"80HH, Deduction in respect of profits and gains from newly established industrial undertakings or hotel business in backward areas. (1) where the gross total income of an assessee includes any profits and gains derived from an industrial undertaking or the business of a hotel, to which this section applies, there shall, in accordance with and subject to the provisions of this section, he allowed, in computing the total income of the assessee, a deduction from such profits and against of an amount equal to twenty per cent thereof." To analyses the provision so far as it is relevant here, if the gross total income of an assessee includes any profits and gains derived from an industrial undertaking, the assessee is entitled to be allowed, in the computation of his total income, a deduction from the profits and gains derived from the industrial undertaking of an amount equal to 20% thereof.

The question, therefore, was whether the income derived by the assessee by the sale of the import entitlements was profit and gain derived from its industrial undertaking of processing sea food. The Division Bench of the High Court came to the conclusion that the income which the assessee had made by selling the import entitlements was not a profit and gain which it had derived from its industrial undertaking. For that purpose, it relied upon the decision of this Court in Cambay Electric Supply Industrial Co. Ltd. vs. CIT (113 ITR 84). It was there held that the expression "attributable to" was wider in import than the expression "derived from". The expression of wider import, namely, attributable to was used when the legislature intended to cover receipts from sources other than the actual conduct of the business. The Division Bench of the High Court observed that to obtain the benefit of Section 80HH the assessee had to establish that the profits and gains were derived from its industrial undertaking and it was just not sufficient that a commercial connection was established between the profits earned and the industrial undertaking. The industrial undertaking itself had to be the source of the profit. The business of the industrial undertaking had directly to yield that profit. The industrial undertaking had the direct source of the profit and not a means to earn any other profit. Reference was also made to the meaning of word "source", and it was held that the import entitlements that the assessee had earned were awarded by the Central Govt. under the Scheme to encourage exports. The source referable to the profits and gains arising out of the sale proceeds of the import entitlement was, therefore, the Scheme of the Central Govt.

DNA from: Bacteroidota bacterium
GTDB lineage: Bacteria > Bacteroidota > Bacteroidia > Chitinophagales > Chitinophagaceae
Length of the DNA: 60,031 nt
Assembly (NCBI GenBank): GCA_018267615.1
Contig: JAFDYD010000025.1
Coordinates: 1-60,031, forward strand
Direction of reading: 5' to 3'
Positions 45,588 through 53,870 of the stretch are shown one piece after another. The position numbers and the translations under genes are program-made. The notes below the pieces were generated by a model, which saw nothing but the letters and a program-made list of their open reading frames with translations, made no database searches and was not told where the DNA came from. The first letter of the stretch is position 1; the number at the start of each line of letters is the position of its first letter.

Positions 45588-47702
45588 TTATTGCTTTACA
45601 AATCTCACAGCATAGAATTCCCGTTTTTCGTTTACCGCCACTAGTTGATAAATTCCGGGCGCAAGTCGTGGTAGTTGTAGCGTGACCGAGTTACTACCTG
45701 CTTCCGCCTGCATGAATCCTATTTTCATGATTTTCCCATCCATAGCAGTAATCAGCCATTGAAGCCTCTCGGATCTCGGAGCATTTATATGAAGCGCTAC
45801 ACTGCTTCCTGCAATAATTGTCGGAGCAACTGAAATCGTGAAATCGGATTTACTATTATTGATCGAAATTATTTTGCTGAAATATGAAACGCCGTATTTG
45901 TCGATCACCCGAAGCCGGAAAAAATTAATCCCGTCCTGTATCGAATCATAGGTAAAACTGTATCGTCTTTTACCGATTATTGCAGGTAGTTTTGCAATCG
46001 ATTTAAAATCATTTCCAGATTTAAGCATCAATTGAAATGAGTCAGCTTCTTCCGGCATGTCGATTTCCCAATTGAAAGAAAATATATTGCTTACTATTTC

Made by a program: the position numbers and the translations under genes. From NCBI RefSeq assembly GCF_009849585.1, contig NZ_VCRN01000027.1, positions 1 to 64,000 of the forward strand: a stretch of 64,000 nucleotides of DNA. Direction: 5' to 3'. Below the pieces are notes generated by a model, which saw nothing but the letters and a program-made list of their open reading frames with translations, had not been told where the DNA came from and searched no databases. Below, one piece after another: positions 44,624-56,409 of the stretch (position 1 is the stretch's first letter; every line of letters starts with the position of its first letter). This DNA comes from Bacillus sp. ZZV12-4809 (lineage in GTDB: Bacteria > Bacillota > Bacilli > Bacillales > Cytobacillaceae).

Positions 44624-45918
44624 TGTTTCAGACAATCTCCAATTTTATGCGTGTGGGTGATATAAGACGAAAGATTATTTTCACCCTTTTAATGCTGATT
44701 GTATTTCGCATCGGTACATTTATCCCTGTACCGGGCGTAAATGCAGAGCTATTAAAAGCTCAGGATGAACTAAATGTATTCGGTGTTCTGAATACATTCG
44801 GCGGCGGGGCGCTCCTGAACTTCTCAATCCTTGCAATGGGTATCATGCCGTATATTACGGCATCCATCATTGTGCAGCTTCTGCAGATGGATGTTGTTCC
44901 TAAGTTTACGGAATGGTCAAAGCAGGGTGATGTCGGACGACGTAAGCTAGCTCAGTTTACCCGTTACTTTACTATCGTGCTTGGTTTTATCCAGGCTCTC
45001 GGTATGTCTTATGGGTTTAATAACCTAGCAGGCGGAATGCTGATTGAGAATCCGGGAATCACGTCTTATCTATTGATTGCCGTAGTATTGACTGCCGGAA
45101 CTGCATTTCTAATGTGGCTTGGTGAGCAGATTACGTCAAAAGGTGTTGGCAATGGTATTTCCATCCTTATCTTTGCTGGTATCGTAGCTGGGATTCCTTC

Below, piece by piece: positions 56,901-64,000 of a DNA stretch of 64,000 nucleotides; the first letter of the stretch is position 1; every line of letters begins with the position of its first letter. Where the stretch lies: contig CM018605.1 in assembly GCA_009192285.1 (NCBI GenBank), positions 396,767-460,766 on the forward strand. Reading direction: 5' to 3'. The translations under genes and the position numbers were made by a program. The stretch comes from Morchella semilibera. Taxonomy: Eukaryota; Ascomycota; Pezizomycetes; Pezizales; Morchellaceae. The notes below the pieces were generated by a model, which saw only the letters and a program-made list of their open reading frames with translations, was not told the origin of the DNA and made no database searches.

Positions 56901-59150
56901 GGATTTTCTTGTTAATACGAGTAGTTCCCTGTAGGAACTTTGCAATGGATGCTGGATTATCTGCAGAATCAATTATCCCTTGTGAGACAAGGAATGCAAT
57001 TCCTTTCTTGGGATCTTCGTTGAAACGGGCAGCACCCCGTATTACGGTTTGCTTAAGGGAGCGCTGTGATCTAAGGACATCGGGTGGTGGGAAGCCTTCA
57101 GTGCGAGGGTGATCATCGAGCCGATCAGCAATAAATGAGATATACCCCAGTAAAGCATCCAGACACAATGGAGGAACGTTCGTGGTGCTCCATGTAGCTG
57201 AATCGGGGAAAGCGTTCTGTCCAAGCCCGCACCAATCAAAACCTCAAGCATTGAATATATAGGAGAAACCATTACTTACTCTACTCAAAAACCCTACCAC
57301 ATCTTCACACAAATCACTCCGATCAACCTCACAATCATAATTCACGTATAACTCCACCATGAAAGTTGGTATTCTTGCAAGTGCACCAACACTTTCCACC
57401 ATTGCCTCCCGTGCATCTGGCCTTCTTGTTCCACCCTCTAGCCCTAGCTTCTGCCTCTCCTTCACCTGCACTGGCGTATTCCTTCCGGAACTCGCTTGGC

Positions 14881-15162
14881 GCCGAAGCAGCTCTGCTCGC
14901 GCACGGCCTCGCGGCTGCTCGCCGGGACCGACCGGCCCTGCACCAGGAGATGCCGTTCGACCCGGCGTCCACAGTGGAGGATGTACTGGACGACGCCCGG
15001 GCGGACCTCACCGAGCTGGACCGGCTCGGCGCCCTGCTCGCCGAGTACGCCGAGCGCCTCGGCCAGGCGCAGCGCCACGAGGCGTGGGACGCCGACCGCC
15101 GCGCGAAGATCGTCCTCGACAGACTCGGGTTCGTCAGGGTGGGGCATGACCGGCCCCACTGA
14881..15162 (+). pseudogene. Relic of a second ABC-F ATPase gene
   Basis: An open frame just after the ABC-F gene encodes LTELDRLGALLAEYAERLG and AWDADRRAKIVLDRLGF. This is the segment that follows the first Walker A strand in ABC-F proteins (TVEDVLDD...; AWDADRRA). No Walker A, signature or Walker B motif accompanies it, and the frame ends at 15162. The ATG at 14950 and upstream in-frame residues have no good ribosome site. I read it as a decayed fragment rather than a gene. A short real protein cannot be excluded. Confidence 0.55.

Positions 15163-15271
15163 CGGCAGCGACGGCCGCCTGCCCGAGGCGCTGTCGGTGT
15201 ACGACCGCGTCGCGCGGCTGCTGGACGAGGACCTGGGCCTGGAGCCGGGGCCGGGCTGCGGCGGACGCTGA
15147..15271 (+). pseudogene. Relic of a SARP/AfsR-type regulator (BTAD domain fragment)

and not the industrial undertaking of the assessee.